Bryson Tiller is stepping into a new comfort zone.
Five years ago the Lousiville, Kentucky native exploded onto he scene with “Don’t,” the lead single from his Trapsoul album. Fame came quick. He was signed to a major label, was added to DJ Khaled and Rihanna‘s “Wild Thoughts” and promptly became one of those artist-to-watch acts you see constantly in trade magazines and blogs.
A funny thing happened on the way between Trapsoul and Anniversary, Tiller’s third album which dropped on October 2. He became open with mental health, how depression knocked him under after feeling on top of the world and failing to meet critics and fans’ expectations. In a chat with Keisha Nicole, Tiller affirms he still has one dream in particular: pop stardom.
“With my goals, the goals I wanna reach in the next, I dunno three four years … I wanna be a popstar,” he told Keisha. “I would like to be a popstar at least one time. I wanna be able to say I was a popstar, at least do a pop album. Collaborate with some pop artists. So I feel like with that comes, a lot of magazine shoots, a lot of video interviews, a lot of performances, a lot of stuff Bryson from five years ago would have been very uncomfortable with.”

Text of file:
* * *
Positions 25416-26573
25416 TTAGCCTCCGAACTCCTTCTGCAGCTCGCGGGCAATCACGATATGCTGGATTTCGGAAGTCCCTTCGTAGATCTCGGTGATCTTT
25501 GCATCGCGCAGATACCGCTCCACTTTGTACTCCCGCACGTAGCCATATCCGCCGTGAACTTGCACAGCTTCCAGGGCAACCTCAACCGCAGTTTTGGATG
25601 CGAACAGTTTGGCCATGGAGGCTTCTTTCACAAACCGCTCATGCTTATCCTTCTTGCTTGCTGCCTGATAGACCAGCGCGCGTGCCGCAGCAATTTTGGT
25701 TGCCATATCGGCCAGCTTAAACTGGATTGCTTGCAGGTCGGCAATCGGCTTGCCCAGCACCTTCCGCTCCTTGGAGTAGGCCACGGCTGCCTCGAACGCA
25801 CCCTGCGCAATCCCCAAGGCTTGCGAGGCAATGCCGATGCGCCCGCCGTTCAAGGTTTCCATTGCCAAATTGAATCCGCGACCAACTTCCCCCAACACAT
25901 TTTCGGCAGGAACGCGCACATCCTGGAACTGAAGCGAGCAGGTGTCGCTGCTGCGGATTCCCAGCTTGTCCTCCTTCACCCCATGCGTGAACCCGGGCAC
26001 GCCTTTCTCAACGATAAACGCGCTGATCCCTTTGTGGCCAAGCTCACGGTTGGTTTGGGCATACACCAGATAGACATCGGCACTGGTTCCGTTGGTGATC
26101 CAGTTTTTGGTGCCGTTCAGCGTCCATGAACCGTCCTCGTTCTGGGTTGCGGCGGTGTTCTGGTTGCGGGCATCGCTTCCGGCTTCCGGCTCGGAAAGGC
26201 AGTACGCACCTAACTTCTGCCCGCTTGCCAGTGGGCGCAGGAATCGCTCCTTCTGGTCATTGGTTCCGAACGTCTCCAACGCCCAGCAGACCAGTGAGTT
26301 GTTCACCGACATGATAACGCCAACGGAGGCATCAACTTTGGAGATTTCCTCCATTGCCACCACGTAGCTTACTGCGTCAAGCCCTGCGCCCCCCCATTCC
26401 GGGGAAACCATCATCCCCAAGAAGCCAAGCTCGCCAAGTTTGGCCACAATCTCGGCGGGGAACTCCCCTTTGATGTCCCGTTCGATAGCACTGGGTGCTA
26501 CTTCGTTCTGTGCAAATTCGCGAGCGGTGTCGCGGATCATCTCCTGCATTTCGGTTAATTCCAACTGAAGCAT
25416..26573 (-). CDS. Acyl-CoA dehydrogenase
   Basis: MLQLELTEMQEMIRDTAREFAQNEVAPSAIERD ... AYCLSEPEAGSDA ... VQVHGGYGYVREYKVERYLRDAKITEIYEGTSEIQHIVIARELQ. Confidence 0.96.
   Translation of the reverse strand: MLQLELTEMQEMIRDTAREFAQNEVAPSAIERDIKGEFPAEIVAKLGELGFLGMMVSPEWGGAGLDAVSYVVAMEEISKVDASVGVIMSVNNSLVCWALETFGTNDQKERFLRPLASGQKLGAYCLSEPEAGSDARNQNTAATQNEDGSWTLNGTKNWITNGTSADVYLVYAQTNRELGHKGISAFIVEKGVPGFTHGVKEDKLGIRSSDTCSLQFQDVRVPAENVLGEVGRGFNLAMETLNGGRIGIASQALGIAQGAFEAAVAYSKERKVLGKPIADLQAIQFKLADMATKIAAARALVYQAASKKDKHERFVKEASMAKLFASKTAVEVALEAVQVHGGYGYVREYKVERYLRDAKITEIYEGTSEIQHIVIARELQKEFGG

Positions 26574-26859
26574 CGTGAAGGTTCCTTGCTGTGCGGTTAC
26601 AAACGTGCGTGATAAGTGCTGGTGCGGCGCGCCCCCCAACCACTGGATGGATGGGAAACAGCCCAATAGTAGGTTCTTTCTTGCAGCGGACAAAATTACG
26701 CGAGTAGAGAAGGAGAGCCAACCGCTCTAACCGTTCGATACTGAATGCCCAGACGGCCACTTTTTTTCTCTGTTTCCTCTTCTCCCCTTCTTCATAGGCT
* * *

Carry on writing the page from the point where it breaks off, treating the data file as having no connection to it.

He added, “Now I’m still a little uncomfortable but I’m trying to adjust a little bit. Cause people used to come to my shows and go, ‘OMG, that’s Bryson.’ I just wanted to see myself as other people saw me as. I never saw what people saw of me. But I’m way past that now. There’s a lot of things I’ma have to adjust to if I wanna be a popstar.”
For Tiller, everything hit a reset when his grandmother died. The ongoing pandemic prompted him to slow everything down and for once, not have to think about a tour immediately after releasing new music.
“I was looking at it like a blessing from God because every time I make an album, I had to go on tour right away or I had to go to rehearsal right away,” Tiller says. ?Which left little time for like recording or making any of types of songs. Which, I know is probably no excuse. There’s other artists that go to the studio all day or take it anywhere they go.”
He continued, “For me, I was still adjusting to the music industry and I just wanted to put on a decent show. You said you came to the Palace and you said the show was amazing. In my head, the show was terrible. I mean it wasn’t terrible but there’s a lot of things I’m just like, ‘Dang, I wish I could have…’ I know, that’s just me being hard on myself. I was real hard on myself. It was a complete 180, I’m so different from where I was. I’m just so blessed and I thank the angels above for that.”
Watch the full interview now.
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